The attraction of Africa venture capital is increasingly being acknowledged by the capital market. Private investors are becoming increasingly aware of the potential of Africa's development and don't have to be restricted by institutional investors. This means that raising money is much more simple than it was in the past. Raise allows businesses to close deals in a fraction of the time and is completely without institutional limitations. But there's no one right method to raise money for African investors.

The first step is to comprehend how investors think about African investments. Although many investors are attracted to YC hype, it's essential to think beyond this Silicon Valley giant and the Agenda 2063 of the African Union. African startups are now looking for the YC signal to engage with US investors. Kyane Kassiri, a Tunisian venture capitalist, has recently spoke on the importance of the YC signal when it comes to raising funds for African investors.


GetEquity, an investment platform that is based in Nigeria was launched in July 2021. It aims at democratizing the funding of startups in Africa. It aims to make funding African startups accessible to all by providing capital-raising tools and world-class capital for investors looking for entrepreneurs all startups. The platform has already helped startups raise over $150,000 from a range of investors. Additionally, Angel investors South Africa it provides a secondary market for investors to purchase other investors' tokens.

Like equity crowdfunding, investing in early-stage companies is a highly privileged activity that is typically available to top capital institutions and Angel investors south Africa - www.5mfunding.com - investors as well as syndicates. It is not accessible to family and friends. New startups are trying to change this exclusive arrangement by making it easier to access capital for startups in Africa. It is available for Android and iOS devices. It is free to use.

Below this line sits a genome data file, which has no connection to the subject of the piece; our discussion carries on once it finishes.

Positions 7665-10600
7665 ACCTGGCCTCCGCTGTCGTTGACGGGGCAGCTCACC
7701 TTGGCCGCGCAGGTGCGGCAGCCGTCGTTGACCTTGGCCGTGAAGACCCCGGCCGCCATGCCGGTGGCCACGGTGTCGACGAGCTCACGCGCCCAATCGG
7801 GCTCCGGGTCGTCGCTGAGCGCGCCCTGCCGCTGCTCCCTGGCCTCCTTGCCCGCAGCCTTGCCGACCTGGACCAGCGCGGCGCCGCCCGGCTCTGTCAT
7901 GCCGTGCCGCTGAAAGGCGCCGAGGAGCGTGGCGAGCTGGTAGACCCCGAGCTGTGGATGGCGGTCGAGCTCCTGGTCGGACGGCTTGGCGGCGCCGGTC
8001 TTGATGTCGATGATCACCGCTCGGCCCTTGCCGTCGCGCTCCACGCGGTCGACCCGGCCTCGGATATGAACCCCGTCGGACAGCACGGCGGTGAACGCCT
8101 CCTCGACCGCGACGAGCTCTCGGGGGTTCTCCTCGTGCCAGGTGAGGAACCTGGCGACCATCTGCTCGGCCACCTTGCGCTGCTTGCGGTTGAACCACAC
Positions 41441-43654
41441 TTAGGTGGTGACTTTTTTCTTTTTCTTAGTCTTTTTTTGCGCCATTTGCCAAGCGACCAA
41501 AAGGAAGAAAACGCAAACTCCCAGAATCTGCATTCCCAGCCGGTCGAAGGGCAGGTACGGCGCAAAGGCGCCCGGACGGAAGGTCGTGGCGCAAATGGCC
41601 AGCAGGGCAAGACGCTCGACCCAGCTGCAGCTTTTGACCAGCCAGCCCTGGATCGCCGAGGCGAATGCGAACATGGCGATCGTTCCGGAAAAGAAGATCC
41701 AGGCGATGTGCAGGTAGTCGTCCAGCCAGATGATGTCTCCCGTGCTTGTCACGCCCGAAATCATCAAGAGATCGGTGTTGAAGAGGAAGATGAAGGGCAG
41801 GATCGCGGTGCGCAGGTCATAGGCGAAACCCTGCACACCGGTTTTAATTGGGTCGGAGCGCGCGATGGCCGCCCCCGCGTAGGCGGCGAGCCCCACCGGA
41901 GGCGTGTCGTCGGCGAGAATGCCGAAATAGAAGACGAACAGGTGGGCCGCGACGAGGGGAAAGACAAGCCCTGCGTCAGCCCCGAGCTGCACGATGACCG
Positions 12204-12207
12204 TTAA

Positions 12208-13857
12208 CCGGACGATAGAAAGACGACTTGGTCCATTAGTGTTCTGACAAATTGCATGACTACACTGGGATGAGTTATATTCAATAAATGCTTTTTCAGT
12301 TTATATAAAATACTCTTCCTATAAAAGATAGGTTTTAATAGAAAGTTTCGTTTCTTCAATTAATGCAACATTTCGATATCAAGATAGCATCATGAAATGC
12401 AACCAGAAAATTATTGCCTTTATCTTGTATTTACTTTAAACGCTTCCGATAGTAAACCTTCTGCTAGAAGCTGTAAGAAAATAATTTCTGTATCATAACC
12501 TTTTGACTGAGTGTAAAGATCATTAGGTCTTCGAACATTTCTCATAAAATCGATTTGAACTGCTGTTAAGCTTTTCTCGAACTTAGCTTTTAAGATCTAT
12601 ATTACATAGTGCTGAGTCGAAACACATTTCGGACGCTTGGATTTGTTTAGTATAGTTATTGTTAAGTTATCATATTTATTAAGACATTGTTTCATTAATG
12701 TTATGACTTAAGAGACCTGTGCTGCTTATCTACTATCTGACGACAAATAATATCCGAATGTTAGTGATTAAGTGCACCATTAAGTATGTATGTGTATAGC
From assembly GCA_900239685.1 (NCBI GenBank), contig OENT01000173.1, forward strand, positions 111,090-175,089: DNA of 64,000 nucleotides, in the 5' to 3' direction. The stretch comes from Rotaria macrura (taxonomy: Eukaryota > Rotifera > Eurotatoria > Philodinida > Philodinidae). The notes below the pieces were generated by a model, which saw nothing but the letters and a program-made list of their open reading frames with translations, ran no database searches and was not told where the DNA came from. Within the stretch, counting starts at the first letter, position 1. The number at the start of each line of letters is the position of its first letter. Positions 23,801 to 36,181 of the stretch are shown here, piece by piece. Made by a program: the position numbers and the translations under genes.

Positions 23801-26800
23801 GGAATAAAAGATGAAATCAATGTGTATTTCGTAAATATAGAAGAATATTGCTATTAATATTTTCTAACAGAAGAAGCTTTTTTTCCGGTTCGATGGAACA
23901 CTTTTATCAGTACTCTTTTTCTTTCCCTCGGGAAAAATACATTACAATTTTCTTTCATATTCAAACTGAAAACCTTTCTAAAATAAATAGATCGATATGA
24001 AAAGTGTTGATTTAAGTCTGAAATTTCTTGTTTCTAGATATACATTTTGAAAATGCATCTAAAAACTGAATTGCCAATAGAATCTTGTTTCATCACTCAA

The GetEquity's wallet based on blockchain is now accessible to investors. This makes it possible to invest in startups from Africa. With the help of crypto-based funds, investors can invest in African startups starting at just $10. Although this is a small amount, it's still significant in comparison to traditional equity financing. With the recent exit from Paystack by Spark Capital GetEquity has become an excellent platform for African investors looking to invest in Africa.


Bamboo's first obstacle is convincing young Africans to invest on the platform. At present investors in Africa were restricted to a handful of options including foreign direct investment (FDI) and crowdfunding and old finance companies. A mere third of the African population has invested on any platform. But now the company is expanding into other regions of Africa with plans to launch in Ghana in April 2021. More than 50, 000 Ghanaians are on the waitlist as of this writing.

Africans have few options for saving money. The currency is losing value against the dollar because of an inflation that is close to 16%. In investing in dollars, you can protect against the rising cost of inflation as well as a falling currency. One platform that allows Africans to invest in U.S. stocks is Bamboo, which has experienced rapid growth over the past two years. Bamboo is set to launch in Ghana in April 2021 and has more than 500 users who are waiting to get access.